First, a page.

Delays and secrecy surrounding a new review of women in the Army have raised fears in some quarters that the long-awaited study will be used to curtail their role.

A Pentagon advisory panel on women has written a "strongly worded" letter to Defense Secretary Caspar W. Weinberger asking why the study has taken so long. The Congressional Caucus on Women's Issues also has written Weinberger, demanding to know why the study will be classified.

The Army had said the study was so important that it was capping the number of women troops below goals set by the Carter administration until the review was completed. Yet in April it made a major policy change involving women soldiers--eliminating coed basic training--without waiting for the report.

That decision has fueled suspicions among women critics of the Army that the report will be used to justify rolling back recruitment levels and closing some military jobs to women.

The Army, including the officer in charge of the study, refused to comment about the review. Speaking for the Army, Margaret Tackley said any comments would be "premature and speculative."

The review group, currently headed by Brig. Gen. Ronald W. Zeltman, was told in May, 1981, to examine "the physical strength and stamina of the female soldier, the probability of the female soldier engaging in direct combat, the impact on readiness of the increasing female content, including such issues as pregnancy and parenthood and issues such as sexual harassment, socialization and leadership." The group was then supposed to recommend how many women should serve in the Army and in what jobs.

The "assessment," as the Army calls it, was ordered after field commanders complained that the Army had increased the number of female soldiers without fully understanding the impact of that decision.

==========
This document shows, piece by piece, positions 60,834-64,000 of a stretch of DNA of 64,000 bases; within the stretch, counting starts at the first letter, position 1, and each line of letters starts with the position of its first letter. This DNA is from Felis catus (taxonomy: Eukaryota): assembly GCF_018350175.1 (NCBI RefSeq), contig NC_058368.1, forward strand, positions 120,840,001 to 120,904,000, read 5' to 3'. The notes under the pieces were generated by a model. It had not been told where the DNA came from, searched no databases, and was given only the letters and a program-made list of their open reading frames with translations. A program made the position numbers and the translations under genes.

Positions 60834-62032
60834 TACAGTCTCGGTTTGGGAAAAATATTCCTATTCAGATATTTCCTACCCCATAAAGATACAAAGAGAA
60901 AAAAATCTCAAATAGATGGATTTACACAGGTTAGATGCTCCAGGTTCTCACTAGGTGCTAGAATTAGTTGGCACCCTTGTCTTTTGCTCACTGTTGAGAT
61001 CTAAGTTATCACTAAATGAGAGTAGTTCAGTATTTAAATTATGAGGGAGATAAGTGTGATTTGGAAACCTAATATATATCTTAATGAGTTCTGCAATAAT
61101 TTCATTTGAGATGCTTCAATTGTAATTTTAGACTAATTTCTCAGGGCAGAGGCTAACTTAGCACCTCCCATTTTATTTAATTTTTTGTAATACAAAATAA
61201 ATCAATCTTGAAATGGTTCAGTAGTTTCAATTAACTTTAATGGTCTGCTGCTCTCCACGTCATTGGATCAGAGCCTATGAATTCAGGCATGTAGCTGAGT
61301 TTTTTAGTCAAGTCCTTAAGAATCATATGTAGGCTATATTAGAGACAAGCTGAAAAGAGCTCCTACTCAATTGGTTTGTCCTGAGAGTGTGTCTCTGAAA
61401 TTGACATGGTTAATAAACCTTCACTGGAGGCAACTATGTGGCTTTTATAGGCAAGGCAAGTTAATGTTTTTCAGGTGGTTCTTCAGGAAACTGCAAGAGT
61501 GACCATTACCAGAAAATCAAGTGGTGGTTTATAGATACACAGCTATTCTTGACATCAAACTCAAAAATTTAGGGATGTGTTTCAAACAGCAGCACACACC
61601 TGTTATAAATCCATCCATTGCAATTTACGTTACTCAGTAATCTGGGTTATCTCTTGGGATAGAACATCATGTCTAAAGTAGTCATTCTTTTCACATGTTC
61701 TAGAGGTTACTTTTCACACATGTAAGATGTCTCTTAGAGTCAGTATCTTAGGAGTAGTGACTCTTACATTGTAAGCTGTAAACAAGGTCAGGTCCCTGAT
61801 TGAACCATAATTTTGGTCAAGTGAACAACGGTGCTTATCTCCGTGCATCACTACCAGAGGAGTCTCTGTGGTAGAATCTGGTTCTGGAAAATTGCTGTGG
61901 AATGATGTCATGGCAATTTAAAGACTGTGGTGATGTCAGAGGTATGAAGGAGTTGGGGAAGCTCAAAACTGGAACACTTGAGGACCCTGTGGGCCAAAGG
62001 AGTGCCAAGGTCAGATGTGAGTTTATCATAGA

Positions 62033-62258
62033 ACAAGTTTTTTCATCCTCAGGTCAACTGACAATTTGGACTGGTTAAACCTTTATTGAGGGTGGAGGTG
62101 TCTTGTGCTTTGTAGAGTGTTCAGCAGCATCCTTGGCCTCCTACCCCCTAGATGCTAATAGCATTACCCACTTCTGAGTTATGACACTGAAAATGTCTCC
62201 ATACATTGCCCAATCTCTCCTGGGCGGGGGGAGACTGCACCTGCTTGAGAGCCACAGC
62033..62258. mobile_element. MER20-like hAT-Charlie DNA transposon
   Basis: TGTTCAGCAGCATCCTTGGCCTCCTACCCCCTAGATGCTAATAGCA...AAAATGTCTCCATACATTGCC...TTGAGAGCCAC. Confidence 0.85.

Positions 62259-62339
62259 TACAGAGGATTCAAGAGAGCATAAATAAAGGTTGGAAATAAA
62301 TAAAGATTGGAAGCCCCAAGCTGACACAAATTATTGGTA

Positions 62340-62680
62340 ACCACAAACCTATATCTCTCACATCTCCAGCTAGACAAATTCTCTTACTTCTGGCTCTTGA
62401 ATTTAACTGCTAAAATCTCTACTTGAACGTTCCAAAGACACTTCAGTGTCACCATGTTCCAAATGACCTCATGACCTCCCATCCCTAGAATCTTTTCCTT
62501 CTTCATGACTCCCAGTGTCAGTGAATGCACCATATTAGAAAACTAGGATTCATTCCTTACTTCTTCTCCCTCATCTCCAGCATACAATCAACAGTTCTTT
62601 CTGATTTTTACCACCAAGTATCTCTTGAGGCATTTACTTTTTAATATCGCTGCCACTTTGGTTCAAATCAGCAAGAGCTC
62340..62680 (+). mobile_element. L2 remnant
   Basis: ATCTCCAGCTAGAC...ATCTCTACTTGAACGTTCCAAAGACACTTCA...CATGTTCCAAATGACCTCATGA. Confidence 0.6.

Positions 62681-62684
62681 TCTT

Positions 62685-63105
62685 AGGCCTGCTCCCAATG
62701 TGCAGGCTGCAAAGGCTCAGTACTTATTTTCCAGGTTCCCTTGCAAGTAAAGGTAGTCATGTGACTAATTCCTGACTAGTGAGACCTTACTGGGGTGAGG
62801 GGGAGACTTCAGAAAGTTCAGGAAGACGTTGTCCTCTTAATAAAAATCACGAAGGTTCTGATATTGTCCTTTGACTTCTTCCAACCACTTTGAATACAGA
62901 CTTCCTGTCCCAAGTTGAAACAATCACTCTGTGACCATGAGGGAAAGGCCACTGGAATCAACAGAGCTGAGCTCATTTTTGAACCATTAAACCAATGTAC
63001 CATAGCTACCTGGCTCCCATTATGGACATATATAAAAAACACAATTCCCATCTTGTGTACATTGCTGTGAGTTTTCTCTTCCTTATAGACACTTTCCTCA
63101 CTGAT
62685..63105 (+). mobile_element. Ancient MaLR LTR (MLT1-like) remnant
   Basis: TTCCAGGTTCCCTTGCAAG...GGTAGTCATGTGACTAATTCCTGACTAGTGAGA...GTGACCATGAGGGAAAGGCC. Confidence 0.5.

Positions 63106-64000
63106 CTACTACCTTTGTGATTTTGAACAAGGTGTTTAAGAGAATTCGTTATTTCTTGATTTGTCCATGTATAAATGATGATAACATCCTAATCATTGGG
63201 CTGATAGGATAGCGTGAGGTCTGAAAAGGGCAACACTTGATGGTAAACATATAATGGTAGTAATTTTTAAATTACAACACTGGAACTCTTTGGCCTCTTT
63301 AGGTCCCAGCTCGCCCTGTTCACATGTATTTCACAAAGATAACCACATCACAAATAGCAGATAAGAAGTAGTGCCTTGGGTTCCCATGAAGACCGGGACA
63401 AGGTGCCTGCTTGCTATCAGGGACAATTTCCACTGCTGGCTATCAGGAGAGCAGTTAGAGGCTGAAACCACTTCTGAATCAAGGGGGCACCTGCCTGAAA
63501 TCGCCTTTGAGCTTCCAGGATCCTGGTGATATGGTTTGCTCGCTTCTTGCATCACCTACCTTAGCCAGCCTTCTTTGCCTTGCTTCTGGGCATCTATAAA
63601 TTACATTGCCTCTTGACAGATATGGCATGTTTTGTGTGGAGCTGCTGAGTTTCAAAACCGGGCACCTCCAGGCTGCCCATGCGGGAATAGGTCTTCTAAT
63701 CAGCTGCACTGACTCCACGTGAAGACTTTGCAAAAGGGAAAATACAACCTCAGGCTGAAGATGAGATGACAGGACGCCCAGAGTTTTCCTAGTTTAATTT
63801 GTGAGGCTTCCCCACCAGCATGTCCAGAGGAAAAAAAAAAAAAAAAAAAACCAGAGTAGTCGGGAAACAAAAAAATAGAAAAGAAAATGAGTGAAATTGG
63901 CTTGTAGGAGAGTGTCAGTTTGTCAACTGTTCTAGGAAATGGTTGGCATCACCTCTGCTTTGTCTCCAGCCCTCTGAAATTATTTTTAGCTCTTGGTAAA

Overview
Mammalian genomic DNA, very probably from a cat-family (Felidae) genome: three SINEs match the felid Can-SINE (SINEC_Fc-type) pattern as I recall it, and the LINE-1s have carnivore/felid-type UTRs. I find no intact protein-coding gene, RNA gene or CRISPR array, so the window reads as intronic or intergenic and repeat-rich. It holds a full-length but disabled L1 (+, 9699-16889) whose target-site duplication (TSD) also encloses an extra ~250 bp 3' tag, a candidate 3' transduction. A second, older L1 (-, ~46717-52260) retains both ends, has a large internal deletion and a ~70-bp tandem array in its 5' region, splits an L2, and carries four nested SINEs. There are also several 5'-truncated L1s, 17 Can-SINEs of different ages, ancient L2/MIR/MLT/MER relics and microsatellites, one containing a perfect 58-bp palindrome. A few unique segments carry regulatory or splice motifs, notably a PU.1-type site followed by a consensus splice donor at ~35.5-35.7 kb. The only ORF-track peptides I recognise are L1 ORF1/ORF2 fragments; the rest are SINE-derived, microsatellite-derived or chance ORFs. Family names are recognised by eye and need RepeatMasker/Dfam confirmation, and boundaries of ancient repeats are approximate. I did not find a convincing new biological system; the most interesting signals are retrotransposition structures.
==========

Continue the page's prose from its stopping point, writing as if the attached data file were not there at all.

In 1973, the Army had 12,000 enlisted women, mostly in clerical and nursing jobs. That number remained relatively stable until 1977, when the Army opened all but 34 of its 337 occupational specialties to women.

The Carter administration made that move, in part because the Army did not expect to be able to fill quotas for the All-Vounteer Army by relying solely on men. By the start of 1981, the Army had reached the current level of 65,000 female troops, a more than five-fold increase in eight years. It was well on the way to reaching its year-end goal of 69,000 when the Army imposed the cap in May, 1981.

But lately the Army has had little trouble filling its quotas without women, partly as a result of the recession and partly because of a decision to do more recruiting in the suburbs and improve educational benefits. The service stopped recruiting for this fiscal year in July and started stockpiling volunteers for fiscal 1983.

"The dragging out of the Army study . . . is having a very definite negative effect on the morale of our military women," said Maria Elena Torralva, chairman of the Defense Advisory Committee on Women in the Services, which advises the Pentagon on women's issues and wrote to Weinberger about the delays. "Morale is going down, down, down."